Executive Board Assessment2
Executive Directors commended the Mauritanian authorities for policies that have secured macroeconomic stability and supported development in recent years. Directors noted, however, that the risks from further declines in iron ore prices and weak activity in key trading partners cloud the outlook for the near term. Accordingly, they encouraged the authorities to persevere with prudent policymaking and the implementation of institutional and structural reforms to boost the economy’s resilience and foster more inclusive growth.
Directors welcomed progress with fiscal consolidation and the improved revenue performance. They agreed that the 2015 budget mitigates shortfalls in mining revenue, but considered that additional measures may be needed if the budget comes under pressure. Directors also stressed the importance of strengthening public financial management to reduce the risk of debt distress. Looking ahead, they underscored the need to improve the fiscal framework over the medium term to enhance the management of resource wealth and support macrostability. They recommended implementing an appropriate fiscal rule that takes into consideration the development needs of the country and helps safeguard the budget from boom-bust cycles of natural resource revenue, while reinforcing fiscal governance.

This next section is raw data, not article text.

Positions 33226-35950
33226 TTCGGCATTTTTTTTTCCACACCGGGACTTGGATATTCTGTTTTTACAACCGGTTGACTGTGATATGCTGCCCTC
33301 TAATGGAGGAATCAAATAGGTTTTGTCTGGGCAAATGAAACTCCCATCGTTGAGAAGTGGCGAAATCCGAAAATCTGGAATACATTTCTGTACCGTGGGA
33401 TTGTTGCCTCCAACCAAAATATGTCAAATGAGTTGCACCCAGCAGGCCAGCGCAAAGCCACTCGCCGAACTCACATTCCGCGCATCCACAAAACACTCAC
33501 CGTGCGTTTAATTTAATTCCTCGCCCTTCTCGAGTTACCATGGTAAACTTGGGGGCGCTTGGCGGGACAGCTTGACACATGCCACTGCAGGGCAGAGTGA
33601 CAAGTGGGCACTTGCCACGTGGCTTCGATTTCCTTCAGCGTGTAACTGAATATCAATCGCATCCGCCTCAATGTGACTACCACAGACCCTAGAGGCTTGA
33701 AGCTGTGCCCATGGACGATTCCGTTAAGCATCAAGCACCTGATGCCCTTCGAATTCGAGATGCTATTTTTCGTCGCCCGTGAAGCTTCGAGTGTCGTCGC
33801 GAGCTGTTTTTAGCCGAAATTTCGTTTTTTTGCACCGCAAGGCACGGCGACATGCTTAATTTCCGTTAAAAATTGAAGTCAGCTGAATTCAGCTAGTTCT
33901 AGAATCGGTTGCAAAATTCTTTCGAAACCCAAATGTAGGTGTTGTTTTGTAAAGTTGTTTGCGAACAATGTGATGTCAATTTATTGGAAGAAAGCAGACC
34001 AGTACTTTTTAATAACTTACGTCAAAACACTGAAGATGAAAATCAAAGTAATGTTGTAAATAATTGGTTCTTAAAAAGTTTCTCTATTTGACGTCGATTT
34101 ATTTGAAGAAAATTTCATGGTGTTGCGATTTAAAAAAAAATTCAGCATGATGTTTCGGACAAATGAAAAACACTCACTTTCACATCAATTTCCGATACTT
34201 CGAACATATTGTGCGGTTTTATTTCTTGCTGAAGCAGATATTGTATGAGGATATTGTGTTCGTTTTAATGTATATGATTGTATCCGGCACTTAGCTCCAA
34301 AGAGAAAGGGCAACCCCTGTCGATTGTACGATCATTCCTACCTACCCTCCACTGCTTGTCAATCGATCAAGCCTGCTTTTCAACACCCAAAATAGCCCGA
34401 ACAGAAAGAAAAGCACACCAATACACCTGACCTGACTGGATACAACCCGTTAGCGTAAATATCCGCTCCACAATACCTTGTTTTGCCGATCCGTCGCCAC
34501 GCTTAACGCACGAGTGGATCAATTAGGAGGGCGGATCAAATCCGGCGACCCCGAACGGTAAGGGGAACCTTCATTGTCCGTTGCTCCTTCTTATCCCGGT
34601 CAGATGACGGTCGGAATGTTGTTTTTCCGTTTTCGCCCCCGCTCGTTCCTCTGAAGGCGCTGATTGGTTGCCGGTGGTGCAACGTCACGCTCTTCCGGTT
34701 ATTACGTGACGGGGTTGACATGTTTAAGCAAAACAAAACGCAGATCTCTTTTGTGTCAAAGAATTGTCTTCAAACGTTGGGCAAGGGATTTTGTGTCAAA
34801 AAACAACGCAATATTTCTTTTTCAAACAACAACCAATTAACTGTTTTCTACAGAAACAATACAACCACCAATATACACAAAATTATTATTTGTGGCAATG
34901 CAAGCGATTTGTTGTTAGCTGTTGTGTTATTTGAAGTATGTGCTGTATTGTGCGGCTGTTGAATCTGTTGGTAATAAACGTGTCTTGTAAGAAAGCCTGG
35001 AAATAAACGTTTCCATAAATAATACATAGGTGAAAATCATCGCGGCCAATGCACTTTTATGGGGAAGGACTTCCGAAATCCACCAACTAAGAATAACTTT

Directors encouraged the authorities to take advantage of the favorable inflation environment to reinforce Mauritania’s monetary framework by strengthening liquidity management. They also noted that prompt recapitalization of the central bank is essential to safeguard its credibility and independence. Directors emphasized the importance of a gradual liberalization of the foreign exchange market, noting that greater exchange rate flexibility would help absorb external shocks and support the reconstitution of reserve buffers. They welcomed the authorities’ steps toward compliance with Article VIII obligations, and encouraged them to eliminate the remaining exchange restriction as soon as possible.
Directors underscored the need to further strengthen the stability of the financial system. They welcomed the authorities’ intention to implement the recommendations of the recent Financial System Stability Assessment. Priorities include strengthening regulatory enforcement and supervisory independence, expanding central bank supervision to cover public banks and the insurance sector, and enhancing the bank resolution framework.
Directors encouraged the authorities to accelerate reforms to promote private sector development and economic diversification, which would boost employment and reduce poverty. In particular, they recommended working closely with development partners to address infrastructure bottlenecks, invest in human capital and education, improve governance and institutions, and deepen financial inclusion.
International Monetary Fund (IMF)